4th Quarter 2013
It was a banner year for equities in 2013, the fifth consecutive year of positive returns. Despite beginning the year at a level more than twice the lows reached during the heart of the financial crisis in 2009, major U.S. stock market indices gained more than 30% for the year. Using the broad market S&P 500 Index as a proxy, only 14 years have yielded better returns for the equity market since William McKinley was President in 1900. Underpinning 2013’s gains was an estimated 11% increase in S&P 500 earnings, implying that roughly two-thirds of returns were driven by multiple expansion in the price paid for earnings. Although scar tissue from the financial crisis and recession certainly remain, clearly the fear that gripped investors and the nation in 2008 and 2009 has faded into the background, giving way to greed that may become a problematic development from an investment standpoint. Looking back at the past year, the combination of moderate corporate profit growth, extremely accommodative monetary policy, and benign inflation was able to overcome a material fiscal headwind in the form of sequester-related budget cuts and tax increases, as well as a mid-year surge in interest rates (though from arguably artificially suppressed levels).
The fourth quarter did little to alter the market trends we have previously commented upon in that more highly leveraged, low priced, higher beta issues continued to outperform. As such, the Fund and its holdings of what we consider high quality, financially secure companies have failed to keep pace in the current market environment. Underperformance for the quarter relative to its Russell Midcap Growth Index benchmark was almost exclusively due to stock selection, while the deviation of full year relative results can be roughly split 60/40 between stock selection and sector allocation.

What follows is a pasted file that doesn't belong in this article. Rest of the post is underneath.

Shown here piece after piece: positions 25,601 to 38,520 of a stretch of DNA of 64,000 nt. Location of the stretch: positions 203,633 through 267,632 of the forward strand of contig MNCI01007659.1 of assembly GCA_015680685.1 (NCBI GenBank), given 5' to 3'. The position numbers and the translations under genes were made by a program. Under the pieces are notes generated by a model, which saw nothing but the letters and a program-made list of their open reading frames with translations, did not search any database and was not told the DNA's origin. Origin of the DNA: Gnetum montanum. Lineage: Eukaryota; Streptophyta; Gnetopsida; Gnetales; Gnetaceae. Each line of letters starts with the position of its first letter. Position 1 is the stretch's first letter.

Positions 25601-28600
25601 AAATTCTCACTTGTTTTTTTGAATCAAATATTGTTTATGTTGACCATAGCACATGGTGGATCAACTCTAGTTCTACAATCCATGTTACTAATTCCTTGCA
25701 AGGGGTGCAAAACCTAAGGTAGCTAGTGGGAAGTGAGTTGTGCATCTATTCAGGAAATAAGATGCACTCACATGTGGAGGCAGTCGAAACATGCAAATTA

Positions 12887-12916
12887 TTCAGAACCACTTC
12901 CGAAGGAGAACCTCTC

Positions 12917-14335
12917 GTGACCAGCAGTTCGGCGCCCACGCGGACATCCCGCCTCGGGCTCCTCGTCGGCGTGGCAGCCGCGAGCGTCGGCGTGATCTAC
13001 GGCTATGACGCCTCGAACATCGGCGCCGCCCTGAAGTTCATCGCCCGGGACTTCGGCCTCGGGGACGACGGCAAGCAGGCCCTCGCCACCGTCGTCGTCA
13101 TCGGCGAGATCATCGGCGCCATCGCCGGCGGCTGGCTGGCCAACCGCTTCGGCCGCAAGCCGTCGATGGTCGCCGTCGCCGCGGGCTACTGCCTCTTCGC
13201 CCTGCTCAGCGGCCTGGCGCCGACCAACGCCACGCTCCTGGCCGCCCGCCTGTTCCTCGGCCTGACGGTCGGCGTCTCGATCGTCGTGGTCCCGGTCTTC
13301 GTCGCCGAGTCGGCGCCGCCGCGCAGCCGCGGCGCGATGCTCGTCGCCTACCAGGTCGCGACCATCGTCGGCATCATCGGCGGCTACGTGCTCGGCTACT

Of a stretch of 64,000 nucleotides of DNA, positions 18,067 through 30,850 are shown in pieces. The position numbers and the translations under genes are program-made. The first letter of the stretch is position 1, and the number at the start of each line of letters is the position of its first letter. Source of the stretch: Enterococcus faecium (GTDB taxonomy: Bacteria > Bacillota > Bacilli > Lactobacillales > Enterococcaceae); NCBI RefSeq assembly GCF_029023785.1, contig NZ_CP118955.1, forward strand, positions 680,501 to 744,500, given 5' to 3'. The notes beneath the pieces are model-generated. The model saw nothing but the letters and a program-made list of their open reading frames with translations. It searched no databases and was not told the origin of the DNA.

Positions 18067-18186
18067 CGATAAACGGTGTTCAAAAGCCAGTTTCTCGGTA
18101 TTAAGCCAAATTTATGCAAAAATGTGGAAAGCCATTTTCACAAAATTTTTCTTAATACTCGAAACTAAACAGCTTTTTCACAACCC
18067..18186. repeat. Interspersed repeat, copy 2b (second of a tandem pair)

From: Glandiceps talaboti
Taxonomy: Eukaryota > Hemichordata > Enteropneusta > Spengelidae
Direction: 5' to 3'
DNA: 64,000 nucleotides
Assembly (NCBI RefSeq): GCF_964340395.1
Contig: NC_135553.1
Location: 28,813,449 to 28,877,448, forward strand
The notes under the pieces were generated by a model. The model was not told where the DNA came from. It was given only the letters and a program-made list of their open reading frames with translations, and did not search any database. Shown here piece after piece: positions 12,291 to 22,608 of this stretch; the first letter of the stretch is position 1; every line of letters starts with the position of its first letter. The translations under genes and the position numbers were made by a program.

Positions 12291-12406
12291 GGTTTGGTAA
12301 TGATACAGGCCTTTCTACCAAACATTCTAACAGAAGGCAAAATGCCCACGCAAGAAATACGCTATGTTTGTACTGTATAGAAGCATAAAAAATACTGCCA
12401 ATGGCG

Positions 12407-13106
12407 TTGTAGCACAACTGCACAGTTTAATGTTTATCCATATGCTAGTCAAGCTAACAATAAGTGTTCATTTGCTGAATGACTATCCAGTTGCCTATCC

During the quarter, positive stock selection within Financials and Consumer Staples was unable to offset weakness in Technology, Industrials, and Healthcare. The largest individual detractor from relative performance was data storage firm Teradata, which suffered an earnings shortfall due to weakness in emerging markets. We reduced the position in recognition of the fact that it will likely take some time for investors to regain confidence in the company’s growth outlook. We remain confident in the firm’s long-term prospects, however, and expect a potential rebound in activity in the first half of 2014.
Similar to the quarterly attribution, Healthcare, Technology and Industrials were also the largest detractors relative to the benchmark for the full year. Healthcare and Technology suffered from a couple of disappointing investments. In addition, the portfolio did not have exposure to any biotechnology or Internet plays, among the strongest performing sub-industries, as many of these companies within the mid-cap universe have low-to-no current earnings power and/or extremely high valuations. Although there were no major stock specific issues affecting performance within Industrials, some of the Fund’s larger weighted positions such as Expeditors International and Stericycle underperformed the sector.